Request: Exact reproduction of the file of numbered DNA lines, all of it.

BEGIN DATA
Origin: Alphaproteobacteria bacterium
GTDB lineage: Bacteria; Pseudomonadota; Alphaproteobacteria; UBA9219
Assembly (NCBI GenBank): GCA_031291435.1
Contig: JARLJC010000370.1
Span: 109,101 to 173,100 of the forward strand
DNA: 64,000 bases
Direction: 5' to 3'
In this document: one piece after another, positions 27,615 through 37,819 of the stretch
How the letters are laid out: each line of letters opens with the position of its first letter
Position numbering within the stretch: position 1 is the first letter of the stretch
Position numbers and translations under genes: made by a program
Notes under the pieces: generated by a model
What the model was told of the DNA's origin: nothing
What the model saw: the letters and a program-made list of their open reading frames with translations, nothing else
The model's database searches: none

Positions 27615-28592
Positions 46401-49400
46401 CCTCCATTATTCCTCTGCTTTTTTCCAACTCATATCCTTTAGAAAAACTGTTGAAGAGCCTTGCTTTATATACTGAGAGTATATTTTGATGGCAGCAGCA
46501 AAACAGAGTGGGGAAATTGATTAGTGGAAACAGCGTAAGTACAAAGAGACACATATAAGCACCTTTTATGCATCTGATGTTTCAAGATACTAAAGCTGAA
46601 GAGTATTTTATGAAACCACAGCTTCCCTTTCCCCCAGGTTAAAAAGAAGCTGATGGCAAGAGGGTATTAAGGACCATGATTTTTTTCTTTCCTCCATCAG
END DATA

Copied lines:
Origin: Alphaproteobacteria bacterium
GTDB lineage: Bacteria; Pseudomonadota; Alphaproteobacteria; UBA9219
Assembly (NCBI GenBank): GCA_031291435.1
Contig: JARLJC010000370.1
Span: 109,101 to 173,100 of the forward strand
DNA: 64,000 bases
Direction: 5' to 3'
In this document: one piece after another, positions 27,615 through 37,819 of the stretch
How the letters are laid out: each line of letters opens with the position of its first letter
Position numbering within the stretch: position 1 is the first letter of the stretch
Position numbers and translations under genes: made by a program
Notes under the pieces: generated by a model
What the model was told of the DNA's origin: nothing
What the model saw: the letters and a program-made list of their open reading frames with translations, nothing else
The model's database searches: none

Positions 27615-28592
Positions 46401-49400
46401 CCTCCATTATTCCTCTGCTTTTTTCCAACTCATATCCTTTAGAAAAACTGTTGAAGAGCCTTGCTTTATATACTGAGAGTATATTTTGATGGCAGCAGCA
46501 AAACAGAGTGGGGAAATTGATTAGTGGAAACAGCGTAAGTACAAAGAGACACATATAAGCACCTTTTATGCATCTGATGTTTCAAGATACTAAAGCTGAA
46601 GAGTATTTTATGAAACCACAGCTTCCCTTTCCCCCAGGTTAAAAAGAAGCTGATGGCAAGAGGGTATTAAGGACCATGATTTTTTTCTTTCCTCCATCAG